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Say we were interested in SAT scores for high school students as our dependent variable in a multiple regression. Now, assume we are God and can include literally all relevant covariates in the model (race, gender, socioeconomic status, parent education, etc ad infinitum), such that the residual for every estimate is 0. Also assume we have appropriate data to fit this model, no computational or time constraints, the relationship is linear, multicollinearity not a problem, etc etc. We're all familiar with the old adage "correlation doesn't imply causation," but in this hypothetical (and impossible) scenario, would the resulting coefficients imply causation? For example, if it turned out that the coefficient for parental education was statistically significant and positive, could we conclude that a higher level of parental education causes SAT scores of the child to increase?

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    $\begingroup$ With equal validity you could claim that increases in childrens' SAT scores cause higher levels of parental education. $\endgroup$ – whuber May 29 at 16:06
  • $\begingroup$ @whuber so could you say higher levels of parental education cause higher SAT scores or the reverse, but there's no other possibility? $\endgroup$ – kjakeb May 29 at 17:05
  • $\begingroup$ @whuber, +1, but I guess not in this example since there is the time flow and parental education is predetermined w.r.t. SAT scores. Or am I wrong? $\endgroup$ – Richard Hardy May 29 at 17:21
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    $\begingroup$ @Richard Right: the regression knows nothing about time flow. Thus, the logic of the assertion "these regression results imply causality" is incorrect; at a minimum, it must be "these regression results PLUS information about temporal relationships ARE PART OF a demonstration of causation." I feel obliged to write "are part of" in recognition that additional criteria may need to be invoked, such as the Bradford Hill criteria. This also implies I am denying that "all relevant covariates" has any meaning for real systems. $\endgroup$ – whuber May 29 at 17:46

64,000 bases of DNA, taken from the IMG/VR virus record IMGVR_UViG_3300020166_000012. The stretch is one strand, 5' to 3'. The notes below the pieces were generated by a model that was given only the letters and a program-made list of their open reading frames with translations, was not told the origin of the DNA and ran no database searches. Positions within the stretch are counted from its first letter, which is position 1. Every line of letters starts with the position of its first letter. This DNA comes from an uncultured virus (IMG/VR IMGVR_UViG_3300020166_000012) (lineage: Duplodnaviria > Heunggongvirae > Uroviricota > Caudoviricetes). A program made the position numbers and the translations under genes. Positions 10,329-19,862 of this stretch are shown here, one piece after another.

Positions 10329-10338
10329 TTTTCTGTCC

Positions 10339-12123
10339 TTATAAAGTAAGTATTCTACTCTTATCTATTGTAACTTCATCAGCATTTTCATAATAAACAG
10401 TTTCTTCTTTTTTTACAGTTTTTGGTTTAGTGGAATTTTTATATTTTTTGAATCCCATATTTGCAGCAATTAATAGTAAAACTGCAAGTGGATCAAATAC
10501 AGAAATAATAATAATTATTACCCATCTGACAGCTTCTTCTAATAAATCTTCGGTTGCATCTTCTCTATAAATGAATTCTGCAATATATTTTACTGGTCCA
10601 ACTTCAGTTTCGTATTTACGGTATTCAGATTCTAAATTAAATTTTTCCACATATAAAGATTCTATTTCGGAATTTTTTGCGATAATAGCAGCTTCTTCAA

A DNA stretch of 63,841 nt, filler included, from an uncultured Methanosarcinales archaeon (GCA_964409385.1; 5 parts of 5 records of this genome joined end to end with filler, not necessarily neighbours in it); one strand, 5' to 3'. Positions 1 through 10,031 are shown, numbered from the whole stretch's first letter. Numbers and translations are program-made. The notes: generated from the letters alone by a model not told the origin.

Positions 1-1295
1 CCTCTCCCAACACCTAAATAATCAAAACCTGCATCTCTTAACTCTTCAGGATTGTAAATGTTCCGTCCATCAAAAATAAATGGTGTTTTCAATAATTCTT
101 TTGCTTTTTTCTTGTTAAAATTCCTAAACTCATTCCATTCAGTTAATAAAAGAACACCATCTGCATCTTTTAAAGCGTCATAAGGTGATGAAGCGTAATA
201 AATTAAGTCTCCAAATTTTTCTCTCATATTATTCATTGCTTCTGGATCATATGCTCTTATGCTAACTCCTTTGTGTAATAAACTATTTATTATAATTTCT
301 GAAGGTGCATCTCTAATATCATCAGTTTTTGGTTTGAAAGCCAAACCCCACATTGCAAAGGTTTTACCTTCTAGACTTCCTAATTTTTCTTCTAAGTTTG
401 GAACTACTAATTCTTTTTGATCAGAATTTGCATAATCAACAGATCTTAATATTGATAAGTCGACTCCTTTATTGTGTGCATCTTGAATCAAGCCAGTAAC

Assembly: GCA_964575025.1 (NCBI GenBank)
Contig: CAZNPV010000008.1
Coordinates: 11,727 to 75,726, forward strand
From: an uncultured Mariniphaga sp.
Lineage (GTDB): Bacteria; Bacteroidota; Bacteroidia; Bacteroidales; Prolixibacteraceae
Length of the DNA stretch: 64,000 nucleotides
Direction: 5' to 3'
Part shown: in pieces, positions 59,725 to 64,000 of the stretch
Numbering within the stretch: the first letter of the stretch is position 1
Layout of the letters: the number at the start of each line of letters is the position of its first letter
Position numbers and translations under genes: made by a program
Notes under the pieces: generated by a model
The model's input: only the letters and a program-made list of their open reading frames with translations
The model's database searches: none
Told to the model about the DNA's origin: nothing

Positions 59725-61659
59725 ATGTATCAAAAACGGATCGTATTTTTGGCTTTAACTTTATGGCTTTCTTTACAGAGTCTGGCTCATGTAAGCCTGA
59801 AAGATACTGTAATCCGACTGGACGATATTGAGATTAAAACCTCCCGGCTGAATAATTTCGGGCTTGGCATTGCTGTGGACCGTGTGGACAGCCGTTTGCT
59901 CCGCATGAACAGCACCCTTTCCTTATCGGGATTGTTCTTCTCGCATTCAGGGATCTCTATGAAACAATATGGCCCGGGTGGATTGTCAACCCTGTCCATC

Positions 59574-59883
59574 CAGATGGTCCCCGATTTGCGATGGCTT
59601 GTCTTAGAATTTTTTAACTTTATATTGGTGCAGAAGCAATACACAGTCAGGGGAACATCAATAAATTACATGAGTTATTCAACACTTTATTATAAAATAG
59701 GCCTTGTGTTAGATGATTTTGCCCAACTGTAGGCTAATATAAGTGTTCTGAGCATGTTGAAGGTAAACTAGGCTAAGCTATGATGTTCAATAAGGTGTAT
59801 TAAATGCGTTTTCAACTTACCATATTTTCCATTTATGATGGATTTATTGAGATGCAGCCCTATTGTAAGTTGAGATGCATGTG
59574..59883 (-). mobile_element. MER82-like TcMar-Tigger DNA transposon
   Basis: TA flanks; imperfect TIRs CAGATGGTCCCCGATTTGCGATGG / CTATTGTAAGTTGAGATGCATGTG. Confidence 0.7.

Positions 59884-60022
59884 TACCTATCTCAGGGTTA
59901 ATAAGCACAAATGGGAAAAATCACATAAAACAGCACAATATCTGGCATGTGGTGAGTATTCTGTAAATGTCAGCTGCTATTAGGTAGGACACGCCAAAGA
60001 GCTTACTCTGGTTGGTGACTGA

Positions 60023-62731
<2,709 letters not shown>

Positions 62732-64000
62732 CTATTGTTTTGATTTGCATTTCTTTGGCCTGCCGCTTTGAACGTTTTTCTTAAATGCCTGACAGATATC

• $\begingroup$ @whuber, right, this is roughly what I though. I could not tell immediately whether you had excluded the information about temporal relationships from your consideration, hence the question. Thanks for your detailed response! $\endgroup$ – Richard Hardy May 29 at 18:16
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The key question in your problem statement is defining what the "relevant variables" are. To do this properly, you first need a formal definition of a causal model, and to be precise about what is the causal effect of interest. Given a causal model, we can tell which variables are the "relevant" variables so the causal effect can be identified via covariate adjustment (if possible). Mathematically, this is a solved problem.

Please check these answers:

Is a regression causal if there are no omitted variables?

Confounder - definition

Omitted variable bias: which predictors do I need to include, and why?

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